Feb. 7, 2008— -- Duke University has come under fire from some students and conservative commentators this week for hosting a performance that involved strippers and burlesque dancers, two years after an infamous case in which lacrosse players at the school were falsely accused of raping a stripper at a team party.
The Sex Workers' Art Show, a traveling act that features discussions about the sex industry as well as performances by strippers and burlesque dancers, performed on campus on Sunday. The event was sponsored and paid for in part by the Student Health Center, the Duke women's center, the Women's Studies department and the sexual assault support services, among other groups.
The show has been performed at colleges around the country. But, given the controversy over the lacrosse case — and the initial criticism of the lacrosse team by some members of the Duke faculty and administration — the decision to host the performance has been controversial.
"I think the hypocrisy is extraordinary," said Kenneth Larrey, a member of Students for an Ethical Duke.
Jay Schalin, of the John William Pope Center for Higher Education Policy, a conservative group, wrote on the Center's Web site that the administration "made a bad choice, using university funds to pay for a monstrously offensive event."
"It certainly raises the question 'what were they thinking?' Or rather, 'are they thinking?'" he wrote.
Larry Moneta, Duke's vice president for student affairs, said the performance "raised issues for discussion." Asked about the difference between the art show and the lacrosse team's hosting strippers, he said, "one served the purpose of personal gratification and the other had educational value."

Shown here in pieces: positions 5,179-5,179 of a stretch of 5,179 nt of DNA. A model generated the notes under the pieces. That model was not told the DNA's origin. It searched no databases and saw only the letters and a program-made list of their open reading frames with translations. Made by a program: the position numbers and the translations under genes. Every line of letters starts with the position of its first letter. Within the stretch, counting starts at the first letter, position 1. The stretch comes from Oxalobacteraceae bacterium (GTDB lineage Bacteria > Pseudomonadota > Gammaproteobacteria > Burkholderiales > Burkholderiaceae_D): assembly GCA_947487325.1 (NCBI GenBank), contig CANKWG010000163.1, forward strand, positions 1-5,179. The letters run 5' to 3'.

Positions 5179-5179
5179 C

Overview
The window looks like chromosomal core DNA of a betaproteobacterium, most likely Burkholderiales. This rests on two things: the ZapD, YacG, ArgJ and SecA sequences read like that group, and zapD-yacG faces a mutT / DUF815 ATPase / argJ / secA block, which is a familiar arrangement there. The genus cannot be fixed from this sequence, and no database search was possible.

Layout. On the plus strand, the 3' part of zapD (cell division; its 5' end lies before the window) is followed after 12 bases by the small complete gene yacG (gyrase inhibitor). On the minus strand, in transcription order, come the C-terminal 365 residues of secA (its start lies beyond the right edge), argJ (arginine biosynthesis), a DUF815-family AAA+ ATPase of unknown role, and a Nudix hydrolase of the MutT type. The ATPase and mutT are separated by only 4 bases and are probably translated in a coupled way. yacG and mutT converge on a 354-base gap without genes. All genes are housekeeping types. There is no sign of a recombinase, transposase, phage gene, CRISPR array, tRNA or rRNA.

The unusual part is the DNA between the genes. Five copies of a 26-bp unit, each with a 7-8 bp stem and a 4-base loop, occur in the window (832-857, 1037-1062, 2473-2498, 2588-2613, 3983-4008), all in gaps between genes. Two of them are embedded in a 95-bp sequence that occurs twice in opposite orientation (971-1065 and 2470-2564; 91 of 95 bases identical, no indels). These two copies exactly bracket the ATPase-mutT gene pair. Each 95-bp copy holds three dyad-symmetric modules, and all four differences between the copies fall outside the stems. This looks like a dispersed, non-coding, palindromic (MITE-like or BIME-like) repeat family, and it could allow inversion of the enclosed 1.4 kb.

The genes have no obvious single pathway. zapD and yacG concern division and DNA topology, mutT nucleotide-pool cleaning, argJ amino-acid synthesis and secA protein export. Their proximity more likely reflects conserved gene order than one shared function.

The show, according to Shalin and Larrey's description, and clips posted on YouTube, was well received by the audience. The head of the show, who goes by the name Annie Oakley, said most of the performances were readings that described performers' experiences in the sex industry. The performances also included a male stripper who crouched on his hands and knees in a kiddie pool and appeared to put a lit sparkler in his rear end.
"People who work in the sex industry are kept in the dark," she said. "If you're concerned about getting women out of the sex industry, it's certainly to your benefit to hear about what their experiences are."
Martha Brucato, the event's student organizer, said she intended for the event to "get people talking about sexuality. People are having sex here, but they're not talking about why they're making those decisions."
She said the point of the show, unlike inviting strippers to a party, was to educate students about the sex industry and show that sex workers "are not solely defined by their career."
All the charges stemming from the lacrosse case were dropped last year and the state attorney general's office declared the three indicted players innocent.